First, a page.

V0.2-Mechanical and Actuation Update

A project log for Project Scrappy

Open Source Modular Robot

daniel-resioDaniel Resio 10/12/2021 at 23:570 Comments

Since the last update, I started looking at sourcing and standardizing some of the components, and looked at the price of doing so. Although it looked cool, the previous design required 2 beveled gears to power the wheel, and 2 bearings to support the wheel itself. A quick search on McMasterCarr found each component costs ~$5 USD. So for a robot with 4 wheels it  would be ~$80 USD just for mounting hardware. Not including I was planning on implementing a servo so the wheels can control better. This prompted me to redesign the main structure for stepper motors. 

Core Platform:
I split it up instead of 4 modular segments to 8 segments. This way the wheels and cover for protection can be separated allowing the assembly to be more modular. For rigidity there is now a second one stacked underneath it.  

Wheel base: 
The wheels now connect directly in line with the stepper motors to not only remove the need for the beveled gears, but one of the bearings. The second bearing is used somewhere else, however removing the beveled gears should save ~$40 USD and reduce failure points.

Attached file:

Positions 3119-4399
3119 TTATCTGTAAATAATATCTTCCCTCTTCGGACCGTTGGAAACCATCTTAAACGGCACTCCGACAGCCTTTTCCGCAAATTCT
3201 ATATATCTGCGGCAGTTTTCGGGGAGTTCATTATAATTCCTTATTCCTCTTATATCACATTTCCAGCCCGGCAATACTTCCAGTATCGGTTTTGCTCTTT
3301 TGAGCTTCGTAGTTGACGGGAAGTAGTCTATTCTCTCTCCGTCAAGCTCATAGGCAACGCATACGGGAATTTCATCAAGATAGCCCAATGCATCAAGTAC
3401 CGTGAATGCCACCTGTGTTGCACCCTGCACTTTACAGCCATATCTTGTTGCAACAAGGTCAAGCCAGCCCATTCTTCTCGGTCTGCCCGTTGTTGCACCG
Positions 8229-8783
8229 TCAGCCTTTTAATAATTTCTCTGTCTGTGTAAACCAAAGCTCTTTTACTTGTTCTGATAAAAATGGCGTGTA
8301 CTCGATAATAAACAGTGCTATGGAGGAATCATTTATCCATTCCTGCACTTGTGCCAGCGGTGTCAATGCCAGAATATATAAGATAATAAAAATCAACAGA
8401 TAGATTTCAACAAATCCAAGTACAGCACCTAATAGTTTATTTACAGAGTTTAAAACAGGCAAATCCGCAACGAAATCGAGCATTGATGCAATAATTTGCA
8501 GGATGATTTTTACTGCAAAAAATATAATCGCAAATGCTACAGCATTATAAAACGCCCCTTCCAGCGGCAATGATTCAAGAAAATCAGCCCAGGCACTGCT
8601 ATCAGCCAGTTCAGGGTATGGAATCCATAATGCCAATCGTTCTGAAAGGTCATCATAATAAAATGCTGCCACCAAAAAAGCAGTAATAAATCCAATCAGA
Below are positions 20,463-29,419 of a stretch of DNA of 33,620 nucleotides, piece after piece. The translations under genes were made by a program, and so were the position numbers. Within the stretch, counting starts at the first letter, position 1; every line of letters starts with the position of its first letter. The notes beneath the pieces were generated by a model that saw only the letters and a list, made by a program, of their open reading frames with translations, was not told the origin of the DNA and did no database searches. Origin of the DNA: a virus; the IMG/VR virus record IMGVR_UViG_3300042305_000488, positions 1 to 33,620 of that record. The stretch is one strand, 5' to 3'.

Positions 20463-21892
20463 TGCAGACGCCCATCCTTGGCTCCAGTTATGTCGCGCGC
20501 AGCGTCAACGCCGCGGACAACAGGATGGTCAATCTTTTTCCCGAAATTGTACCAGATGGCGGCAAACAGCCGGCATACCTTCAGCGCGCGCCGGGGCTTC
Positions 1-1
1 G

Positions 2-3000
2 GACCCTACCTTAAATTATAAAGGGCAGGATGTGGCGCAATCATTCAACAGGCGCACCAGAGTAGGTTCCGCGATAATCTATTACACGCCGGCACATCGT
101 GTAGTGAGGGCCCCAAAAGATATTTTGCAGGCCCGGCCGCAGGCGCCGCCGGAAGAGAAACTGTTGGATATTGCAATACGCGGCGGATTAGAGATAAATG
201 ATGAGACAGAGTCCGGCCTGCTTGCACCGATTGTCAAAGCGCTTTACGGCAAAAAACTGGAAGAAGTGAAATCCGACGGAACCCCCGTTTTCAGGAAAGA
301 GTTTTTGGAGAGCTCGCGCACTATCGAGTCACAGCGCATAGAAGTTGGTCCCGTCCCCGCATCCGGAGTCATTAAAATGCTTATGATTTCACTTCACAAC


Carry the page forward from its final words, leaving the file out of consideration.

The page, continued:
Servo Actuation:
Servos have been added on each leg so the drive train can be rotated. This allows the wheels to not have to fight friction as they were before. Another solution would be to create some omni-wheels or make it a mechanum drive. Those however, may be different modules I develop in the future. For now I feel I can learn more developing controls on an over-actuated platform. 

Before I was doing line renders for the system as I enjoyed the style it was in, but also because I was pretty lazy with appearance properties. I had some fun with that this time around when I went a little overkill with modeling a servo... I went back and added some textures on the battery too and made a full render of the system so far (3D printed materials in white).

This time it felt like I was just deleting so much of the old progress I had made, but such is part of the design process. You cannot improve a design if you don't remove the parts that are inefficient or don't make sense. Even now, this will probably change significantly 1 or 2 more times before the "final" design gets created. And even after that once 3D printing, assembly, and testing begin a lot will be completely redesigned once again as it attempts to become reality. This project is just getting started!